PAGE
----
Adviser on the Edge

careers in island communities: research, theory and practice

About Rosie Alexander

Rosie Alexander is a researcher, lecturer and careers adviser based in Orkney.

Rosie’s main interests are:

Careers Service design and delivery in rural  areas: starting out as a careers adviser on a telephone helpline in South West England, and subesequently moving to the University of the Highlands and Islands where she has been responsible for the development of a new university careers service, Rosie is interested in the way new technologies can be utilised to effectively overcome the constraints of geographical space.

Careers and Employability issues in rural and remote communities: with her experience of growing up in Cornwall and living in Orkney Rosie has an intimate understanding of rural and remote communities. Understanding the communities and labour markets of remote and rural areas and the careers and employability needs of people within these communities has driven her throughout her career, and she is currently undertaking a PhD in the topic.

Narrative approaches to self-development: alongside her careers work, Rosie has also developed significant experience as a counsellor and as a poet. As a counsellor and careers adviser she has utilised narrative and biographical approaches to supporting  people. As a poet and writing workshop facilitator she has supported new and emerging writers to use writing in their self development. Biographical and narrative methodologies are also now informing the development of her PhD.

If you are interested in similar issues, or if you would like further information please feel free to contact Rosie. Further information about Rosie’s experience are available on her Linkedin page.


2 thoughts on “About Rosie Alexander

  1. Dear Rosie, I have just encountered your piece on rural social mobility. If mobility is still relevant, you might look at Chapman, T. and Payne, G. (1986) ‘A comparative study of employment and social mobility in rural and urban areas.’ in T. Bradley and P. Lowe, (eds.) Deprivation and Welfare in Rural Areas, London: Geo Books. We found surprisingly little differences in mobility rates for men between urban and rural areas on the Scottish mainland. Of course this was a long time back (data from the early 1970s), and for budget reasons we did not sample the Islands or women – i can only plead that was the way we did things in those days!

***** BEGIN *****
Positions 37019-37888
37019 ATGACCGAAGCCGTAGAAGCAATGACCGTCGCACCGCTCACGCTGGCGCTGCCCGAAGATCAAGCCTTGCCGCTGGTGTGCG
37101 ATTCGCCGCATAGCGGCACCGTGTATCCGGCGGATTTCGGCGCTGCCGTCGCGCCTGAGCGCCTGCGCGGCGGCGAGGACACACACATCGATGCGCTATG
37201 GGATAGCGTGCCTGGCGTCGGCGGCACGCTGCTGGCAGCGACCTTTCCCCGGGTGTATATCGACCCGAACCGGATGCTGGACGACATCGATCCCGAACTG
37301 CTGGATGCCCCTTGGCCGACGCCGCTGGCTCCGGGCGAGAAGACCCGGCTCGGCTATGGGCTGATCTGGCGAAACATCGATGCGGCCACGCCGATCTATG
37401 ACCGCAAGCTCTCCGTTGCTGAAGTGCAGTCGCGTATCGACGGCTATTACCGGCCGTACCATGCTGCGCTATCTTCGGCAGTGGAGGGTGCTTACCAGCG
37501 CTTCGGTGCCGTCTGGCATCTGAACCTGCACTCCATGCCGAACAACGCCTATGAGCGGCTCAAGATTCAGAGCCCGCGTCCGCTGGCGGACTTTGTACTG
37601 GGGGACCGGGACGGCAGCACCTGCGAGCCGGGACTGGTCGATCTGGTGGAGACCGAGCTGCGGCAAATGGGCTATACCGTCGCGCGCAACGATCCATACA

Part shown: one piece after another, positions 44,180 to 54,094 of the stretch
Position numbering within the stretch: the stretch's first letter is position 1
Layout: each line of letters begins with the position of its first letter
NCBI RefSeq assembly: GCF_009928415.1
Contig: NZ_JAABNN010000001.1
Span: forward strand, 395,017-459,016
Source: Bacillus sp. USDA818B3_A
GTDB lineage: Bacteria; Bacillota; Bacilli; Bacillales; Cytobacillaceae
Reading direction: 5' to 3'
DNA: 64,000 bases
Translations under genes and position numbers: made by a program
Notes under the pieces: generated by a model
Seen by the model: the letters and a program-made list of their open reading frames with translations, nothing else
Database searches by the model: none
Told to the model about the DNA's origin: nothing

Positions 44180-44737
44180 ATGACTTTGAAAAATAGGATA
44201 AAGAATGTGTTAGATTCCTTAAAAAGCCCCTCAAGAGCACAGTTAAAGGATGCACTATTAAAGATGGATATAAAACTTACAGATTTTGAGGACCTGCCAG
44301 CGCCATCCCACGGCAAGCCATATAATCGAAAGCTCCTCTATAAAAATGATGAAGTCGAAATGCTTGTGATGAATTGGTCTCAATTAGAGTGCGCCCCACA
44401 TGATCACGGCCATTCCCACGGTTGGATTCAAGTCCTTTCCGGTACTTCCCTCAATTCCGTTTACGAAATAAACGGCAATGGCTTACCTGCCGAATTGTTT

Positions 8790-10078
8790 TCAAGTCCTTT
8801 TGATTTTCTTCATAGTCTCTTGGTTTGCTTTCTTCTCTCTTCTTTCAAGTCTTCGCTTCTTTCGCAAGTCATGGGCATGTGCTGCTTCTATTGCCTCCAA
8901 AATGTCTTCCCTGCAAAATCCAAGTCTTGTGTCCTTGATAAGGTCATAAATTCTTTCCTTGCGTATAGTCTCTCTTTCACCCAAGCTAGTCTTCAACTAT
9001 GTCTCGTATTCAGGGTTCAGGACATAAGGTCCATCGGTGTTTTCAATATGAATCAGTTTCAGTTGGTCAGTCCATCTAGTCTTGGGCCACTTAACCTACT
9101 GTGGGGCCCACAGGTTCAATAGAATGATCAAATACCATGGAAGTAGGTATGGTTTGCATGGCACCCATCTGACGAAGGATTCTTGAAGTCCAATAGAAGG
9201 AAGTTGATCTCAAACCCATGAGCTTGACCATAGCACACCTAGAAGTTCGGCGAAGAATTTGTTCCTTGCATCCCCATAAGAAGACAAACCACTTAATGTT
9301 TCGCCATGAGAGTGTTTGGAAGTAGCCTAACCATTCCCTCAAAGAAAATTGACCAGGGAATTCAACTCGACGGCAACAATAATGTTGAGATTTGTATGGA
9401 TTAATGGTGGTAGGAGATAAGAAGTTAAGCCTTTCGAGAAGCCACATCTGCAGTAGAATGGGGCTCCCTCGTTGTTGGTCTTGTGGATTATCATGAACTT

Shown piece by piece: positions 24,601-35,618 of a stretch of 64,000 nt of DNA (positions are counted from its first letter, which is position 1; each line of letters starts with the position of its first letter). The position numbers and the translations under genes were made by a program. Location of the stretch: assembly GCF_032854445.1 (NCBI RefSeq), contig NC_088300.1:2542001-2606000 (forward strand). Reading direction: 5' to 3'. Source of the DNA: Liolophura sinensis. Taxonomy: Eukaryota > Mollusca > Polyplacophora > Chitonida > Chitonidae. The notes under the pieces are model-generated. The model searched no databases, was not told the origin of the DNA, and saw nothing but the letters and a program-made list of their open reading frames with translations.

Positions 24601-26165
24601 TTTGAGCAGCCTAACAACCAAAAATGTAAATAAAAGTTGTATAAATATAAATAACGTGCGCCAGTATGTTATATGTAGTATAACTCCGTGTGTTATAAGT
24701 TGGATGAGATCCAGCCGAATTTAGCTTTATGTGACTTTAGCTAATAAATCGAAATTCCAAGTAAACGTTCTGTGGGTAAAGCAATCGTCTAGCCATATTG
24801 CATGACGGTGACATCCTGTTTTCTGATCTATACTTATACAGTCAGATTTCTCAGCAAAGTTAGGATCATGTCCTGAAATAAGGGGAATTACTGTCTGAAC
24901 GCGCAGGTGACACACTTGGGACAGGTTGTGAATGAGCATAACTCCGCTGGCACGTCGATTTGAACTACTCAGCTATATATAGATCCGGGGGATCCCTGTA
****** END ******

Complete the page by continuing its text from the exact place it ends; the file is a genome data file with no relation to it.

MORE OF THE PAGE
Having helped with UHI in the early days, I hope it continues to flourish, and I look forward to re-visiting glorious Orkney at some point in the next few years

    • Hi Geoff, thank you ever so much for this comment and apologies for the delay in replying (the blog has been somewhat sporadic while my daughter has been so small). But this is really interesting, I’ll certainly look up your paper. I have wondered sometimes about the specific peculiarities of Scottish geography and demography – with such a strong cluster of population in the relatively small central belt area – and what that might mean for patterns of mobility… I’m not sure which kinds of areas you were looking at? It’s a fascinating topic… I wonder too about the early 1970s and whether the trend for migration back to the countryside was also apparent at that time? Now there is quite a marked trend I think for incomers / returners to move in to rural areas (often in their later adult years). Great to hear too about your involvement with UHI, and if you make it to Orkney let me know, we might get a chance to catch a cup of coffee or something…

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